An innovative Reducing Emissions from Deforestation and Forest Degradation (REDD+) monitoring tool, the International Database on REDD+ Projects and Programs Linking Economic, Carbon and Communities Data (ID-RECCO), is now hosted by the CGIAR Research Program on Forests, Trees and Agroforestry’s (FTA) lead center, the Center for International Forestry Research (CIFOR).

Launched in 2013, ID-RECCO highlights 467 subnational REDD+ initiatives from around the world. It includes 110 variables, such as carbon certification, sources of funding, and expected socioeconomic and environmental impacts, in a format that can be used for research purposes and analysis. ID-RECCO was the first tool to gather such a large amount of information on subnational REDD+ initiatives in a comprehensive way, and it continues to evolve.

“CIFOR is very pleased to host the ID-RECCO database given our priority for understanding the progress and performance of REDD+ on the ground. We are committed to keeping the database updated and ensuring that it stays relevant for the broader tropical forests and climate community,” said Amy Duchelle, CIFOR Senior Scientist.

As Duchelle describes, the next big change to ID-RECCO will allow users to easily distinguish between local REDD+ projects and subnational jurisdictional programs. For REDD+ projects, CIFOR will validate the data through a survey with project implementers that will be conducted in upcoming months. To expand the database to include subnational jurisdictional REDD+ programs, CIFOR will draw on new collaborative research with Earth Innovation Institute (EII) and the Governors’ Climate and Forests (GCF) Task Force.

ID-RECCO was created by Gabriela Simonet when she was based at the French Agricultural Research Centre for International Development (CIRAD) and Climate Economics Chair (CEC) with founding partner the International Forestry Resources and Institutions (IFRI). CIRAD is also an FTA partner institution.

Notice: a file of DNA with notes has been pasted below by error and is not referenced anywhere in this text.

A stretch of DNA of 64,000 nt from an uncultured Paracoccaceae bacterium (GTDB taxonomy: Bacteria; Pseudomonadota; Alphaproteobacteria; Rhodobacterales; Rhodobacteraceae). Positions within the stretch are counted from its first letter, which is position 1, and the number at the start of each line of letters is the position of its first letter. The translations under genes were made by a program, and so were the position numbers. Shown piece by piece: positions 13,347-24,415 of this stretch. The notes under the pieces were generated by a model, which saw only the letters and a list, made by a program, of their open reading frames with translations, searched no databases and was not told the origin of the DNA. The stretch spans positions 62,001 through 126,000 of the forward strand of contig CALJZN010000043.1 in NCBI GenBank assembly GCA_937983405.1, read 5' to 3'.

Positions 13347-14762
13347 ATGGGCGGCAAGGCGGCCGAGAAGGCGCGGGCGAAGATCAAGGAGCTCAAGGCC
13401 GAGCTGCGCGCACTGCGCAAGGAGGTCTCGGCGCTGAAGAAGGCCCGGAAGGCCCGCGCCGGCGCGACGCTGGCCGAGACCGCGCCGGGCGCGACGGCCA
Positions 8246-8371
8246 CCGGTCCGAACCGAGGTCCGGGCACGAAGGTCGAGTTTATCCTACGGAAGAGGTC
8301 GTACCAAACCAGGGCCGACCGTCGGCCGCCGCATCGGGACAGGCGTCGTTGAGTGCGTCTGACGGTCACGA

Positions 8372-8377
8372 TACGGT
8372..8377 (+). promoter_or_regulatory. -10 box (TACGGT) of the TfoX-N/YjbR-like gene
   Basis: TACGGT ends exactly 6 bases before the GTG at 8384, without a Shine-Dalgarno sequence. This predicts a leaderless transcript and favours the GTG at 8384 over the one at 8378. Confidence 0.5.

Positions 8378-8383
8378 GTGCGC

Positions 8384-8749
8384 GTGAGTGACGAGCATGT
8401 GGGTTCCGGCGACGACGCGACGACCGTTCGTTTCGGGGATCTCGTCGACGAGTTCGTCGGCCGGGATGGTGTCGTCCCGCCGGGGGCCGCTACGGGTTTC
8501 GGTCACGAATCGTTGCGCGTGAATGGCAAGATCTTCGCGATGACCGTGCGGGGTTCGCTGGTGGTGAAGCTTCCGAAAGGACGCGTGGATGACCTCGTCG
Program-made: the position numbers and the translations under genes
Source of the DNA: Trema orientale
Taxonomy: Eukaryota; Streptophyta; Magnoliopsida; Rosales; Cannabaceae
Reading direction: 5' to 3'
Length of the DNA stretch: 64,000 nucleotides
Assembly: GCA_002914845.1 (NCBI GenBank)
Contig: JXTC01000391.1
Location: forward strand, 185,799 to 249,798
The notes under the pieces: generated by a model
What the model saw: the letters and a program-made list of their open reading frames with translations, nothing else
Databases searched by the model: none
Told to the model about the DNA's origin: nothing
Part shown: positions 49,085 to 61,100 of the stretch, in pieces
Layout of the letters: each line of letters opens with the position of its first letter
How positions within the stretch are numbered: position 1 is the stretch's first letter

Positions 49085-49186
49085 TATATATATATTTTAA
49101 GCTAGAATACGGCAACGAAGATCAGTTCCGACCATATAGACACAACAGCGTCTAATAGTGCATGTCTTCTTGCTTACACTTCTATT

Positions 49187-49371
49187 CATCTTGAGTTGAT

“ID-RECCO was born in the hands of Gabriela in CIRAD, pushed by her motivation to understand if REDD+ was going to fulfill the on-the-ground socio-economic and ecological impacts that stakeholders were advocating for. In that sense is a ground-breaking initiative and a unique dataset to reach such an understanding. It allows, for example, to extract simple statistics, like the amount of hectares covered by REDD+, and understand the trends and types of REDD+ projects and initiatives,” said Driss Ezzine-de-Blas, CIRAD Researcher.

Ezzine-de-Blas also notes that while the data can be used by researchers to match their expectations to the reality of REDD+, other stakeholders will also benefit by taking REDD+ more seriously and will have data-based evidence in hand to continue their work.

“ID-RECCO is the first comprehensive database on REDD+ projects worldwide. It has the great advantage to allow international comparison of very diverse types of projects, in various locations. Being frequently updated and open access, it then constitutes a unique tool that makes possible monitoring and impact evaluation of those initiatives, which will provide a better understanding of the conditions of success of REDD+ implementation,” said Philippe Delacote, Researcher, Climate Economics Chair.

ID-RECCO can be accessed at http://www.reddprojectsdatabase.org/

For more information, please contact Gabriela Simonet at [email protected].


This announcement was originally published by CIFOR.

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  • CIFOR now hosts comprehensive REDD+ tool ID-RECCO

CIFOR now hosts comprehensive REDD+ tool ID-RECCO

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A REDD+ Safeguards and Benefit Sharing Project site is seen in Jambi. Photo by I. Cooke Vieira/CIFOR